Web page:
Portrait of Bertha Morizo by Edouard Manet

Portrait of Bertha Morizo by Edouard Manet

Looking at this picture, where a young woman with expressive eyes and in a lush white dress imposingly stretches out on a large couch, many will hold their eyes for a short while – well, another masterpiece of the great Mane, how many more have these been painted by a talented painter. But those who know the amazing history of their relationship, will for a long time and closely consider the one that Manet loved passionately, but with which he could not be, and this was their common tragedy.

With Berta Manet met in the Louvre, and immediately decided – this is a new model for his paintings. The

young artist, not burdened with family and children, liked the scandalous and already well-known Mane. For the first time, Berta will appear in the Manet’s painting “Balcony” and after firmly tied her life with the master for many years. She was the only woman in the “gang of Mans”, and their platonic connection lasted about five years – the artist, despite all his emancipation in the works, respected the high principles and about parting with his wife and children could not be.

However, at 32, Bertha decided to break this useless bond and married Manet, but only Eugen, the artist’s brother, succumbed to the persuasion of her mother. Her dream came true – she became Manet, and the painter at parting devoted her painting “A Bouquet of Violets”, which amazes with lyricism and sadness. Thus ended this love story, which mainly developed in the artistic space – the artist and the artist wrote each other, creating for their senses a new reality.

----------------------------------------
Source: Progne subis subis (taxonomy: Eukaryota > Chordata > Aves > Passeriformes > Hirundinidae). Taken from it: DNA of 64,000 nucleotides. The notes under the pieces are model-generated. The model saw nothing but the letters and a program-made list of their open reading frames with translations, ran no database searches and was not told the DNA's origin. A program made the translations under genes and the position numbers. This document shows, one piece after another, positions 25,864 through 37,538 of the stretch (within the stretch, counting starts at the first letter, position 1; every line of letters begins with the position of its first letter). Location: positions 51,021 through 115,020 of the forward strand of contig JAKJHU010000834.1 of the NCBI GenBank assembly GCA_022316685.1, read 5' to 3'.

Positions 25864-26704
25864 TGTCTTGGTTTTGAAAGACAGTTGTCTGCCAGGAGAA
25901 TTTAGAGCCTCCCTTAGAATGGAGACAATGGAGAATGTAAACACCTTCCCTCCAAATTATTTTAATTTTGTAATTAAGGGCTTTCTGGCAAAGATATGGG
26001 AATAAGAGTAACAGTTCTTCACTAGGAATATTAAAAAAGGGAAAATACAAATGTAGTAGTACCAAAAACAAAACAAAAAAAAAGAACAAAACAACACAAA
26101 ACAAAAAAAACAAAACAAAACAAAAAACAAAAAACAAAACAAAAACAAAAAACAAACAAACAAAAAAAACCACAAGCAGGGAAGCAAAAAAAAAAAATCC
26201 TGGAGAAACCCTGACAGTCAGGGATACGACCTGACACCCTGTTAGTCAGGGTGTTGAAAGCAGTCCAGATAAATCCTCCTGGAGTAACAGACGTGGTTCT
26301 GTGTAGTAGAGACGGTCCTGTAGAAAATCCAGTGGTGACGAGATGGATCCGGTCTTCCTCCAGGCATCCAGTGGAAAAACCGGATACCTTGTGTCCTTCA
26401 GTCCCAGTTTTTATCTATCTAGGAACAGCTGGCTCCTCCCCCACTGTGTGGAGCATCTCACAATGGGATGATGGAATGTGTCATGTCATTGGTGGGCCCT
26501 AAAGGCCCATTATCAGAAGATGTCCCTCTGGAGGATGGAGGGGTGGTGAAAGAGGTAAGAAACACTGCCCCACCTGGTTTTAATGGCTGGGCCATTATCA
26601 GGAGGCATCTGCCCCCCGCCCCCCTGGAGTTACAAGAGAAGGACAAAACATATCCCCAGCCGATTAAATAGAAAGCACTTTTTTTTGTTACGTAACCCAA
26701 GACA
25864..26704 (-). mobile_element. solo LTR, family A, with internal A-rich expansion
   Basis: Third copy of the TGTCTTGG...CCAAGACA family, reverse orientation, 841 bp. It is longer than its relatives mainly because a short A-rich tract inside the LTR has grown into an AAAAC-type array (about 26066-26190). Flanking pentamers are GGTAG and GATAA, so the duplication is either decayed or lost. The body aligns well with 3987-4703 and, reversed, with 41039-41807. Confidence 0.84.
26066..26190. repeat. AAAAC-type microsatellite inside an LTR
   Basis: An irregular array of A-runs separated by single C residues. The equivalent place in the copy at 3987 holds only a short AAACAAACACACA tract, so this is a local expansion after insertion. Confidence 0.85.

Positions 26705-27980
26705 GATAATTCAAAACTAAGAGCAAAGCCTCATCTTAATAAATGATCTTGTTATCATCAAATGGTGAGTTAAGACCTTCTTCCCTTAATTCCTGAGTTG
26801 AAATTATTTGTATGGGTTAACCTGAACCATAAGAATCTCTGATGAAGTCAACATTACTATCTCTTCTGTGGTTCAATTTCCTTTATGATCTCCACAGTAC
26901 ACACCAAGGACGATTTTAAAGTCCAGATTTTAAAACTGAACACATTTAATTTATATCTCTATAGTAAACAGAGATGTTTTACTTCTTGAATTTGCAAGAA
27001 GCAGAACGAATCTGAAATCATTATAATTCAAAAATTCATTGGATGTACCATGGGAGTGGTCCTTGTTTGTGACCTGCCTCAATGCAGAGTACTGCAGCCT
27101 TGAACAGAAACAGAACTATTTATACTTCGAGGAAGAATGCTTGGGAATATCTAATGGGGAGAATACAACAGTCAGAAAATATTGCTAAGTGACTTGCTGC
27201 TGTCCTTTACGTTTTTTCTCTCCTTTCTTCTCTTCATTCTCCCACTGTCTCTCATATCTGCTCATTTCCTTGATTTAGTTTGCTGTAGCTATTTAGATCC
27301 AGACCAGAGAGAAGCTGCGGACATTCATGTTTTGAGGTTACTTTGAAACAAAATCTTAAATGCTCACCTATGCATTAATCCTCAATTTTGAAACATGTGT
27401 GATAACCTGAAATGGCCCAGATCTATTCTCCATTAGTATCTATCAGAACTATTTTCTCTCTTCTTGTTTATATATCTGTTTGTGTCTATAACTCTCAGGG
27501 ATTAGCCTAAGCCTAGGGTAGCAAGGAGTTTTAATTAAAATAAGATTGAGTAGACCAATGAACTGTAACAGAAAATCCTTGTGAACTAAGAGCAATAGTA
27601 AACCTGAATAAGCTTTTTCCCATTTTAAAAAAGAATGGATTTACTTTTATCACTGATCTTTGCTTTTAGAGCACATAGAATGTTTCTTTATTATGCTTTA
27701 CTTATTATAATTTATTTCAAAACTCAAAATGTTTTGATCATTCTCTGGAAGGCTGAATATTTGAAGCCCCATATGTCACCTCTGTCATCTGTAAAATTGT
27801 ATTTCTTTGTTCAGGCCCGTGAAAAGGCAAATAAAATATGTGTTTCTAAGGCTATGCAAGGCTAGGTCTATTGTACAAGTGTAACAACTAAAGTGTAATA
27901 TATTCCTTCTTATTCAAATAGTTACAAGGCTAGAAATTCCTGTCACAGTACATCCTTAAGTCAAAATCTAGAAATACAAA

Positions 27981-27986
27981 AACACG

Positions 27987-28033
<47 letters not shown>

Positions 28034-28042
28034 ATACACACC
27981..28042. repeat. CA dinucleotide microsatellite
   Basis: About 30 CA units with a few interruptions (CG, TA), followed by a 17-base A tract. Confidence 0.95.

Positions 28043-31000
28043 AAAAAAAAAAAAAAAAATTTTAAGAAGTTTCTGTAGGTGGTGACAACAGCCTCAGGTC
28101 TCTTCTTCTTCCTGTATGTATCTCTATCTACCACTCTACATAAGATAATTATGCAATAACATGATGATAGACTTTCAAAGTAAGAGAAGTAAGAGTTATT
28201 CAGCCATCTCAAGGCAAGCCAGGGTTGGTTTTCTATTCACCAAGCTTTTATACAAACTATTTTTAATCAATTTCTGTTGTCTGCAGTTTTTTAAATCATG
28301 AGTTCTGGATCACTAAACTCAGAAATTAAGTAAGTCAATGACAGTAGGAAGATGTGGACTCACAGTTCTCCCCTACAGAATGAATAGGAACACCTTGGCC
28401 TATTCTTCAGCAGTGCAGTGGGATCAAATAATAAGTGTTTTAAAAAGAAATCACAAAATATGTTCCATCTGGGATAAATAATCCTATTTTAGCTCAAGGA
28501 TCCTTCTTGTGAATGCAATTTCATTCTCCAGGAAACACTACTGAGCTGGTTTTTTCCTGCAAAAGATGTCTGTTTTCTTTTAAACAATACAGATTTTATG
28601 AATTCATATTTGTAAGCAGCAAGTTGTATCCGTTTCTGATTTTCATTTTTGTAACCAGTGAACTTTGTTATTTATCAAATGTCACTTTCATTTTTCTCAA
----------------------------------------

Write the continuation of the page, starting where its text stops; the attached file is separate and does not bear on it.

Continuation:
As a reminder of this story, numerous portraits of Bertha Mariozo-Manet are preserved, the most remarkable of which was painted in 1870, at the height of their relationship. The girl looks thoughtfully somewhere into the distance, highlighted by a special palette of the artist, and the whole background is darkened and written without distinct lines, so as not to distract from the main character. The attention is attracted by the hands of Berta, thin and long, suggesting that there is an unusual finely organized nature in front of the viewer. In general, this canvas is a kind of recognition of the master, which speaks of the admiration of her beauty and mind. Contemporaries recall that as soon as Manet saw Bert, he immediately grabbed his brush – he could not not write it.

Today, this remarkable canvas is located in the United States, in the capital of Rhode Island, the city of Providence. It is exhibited in the museum of the school of art.

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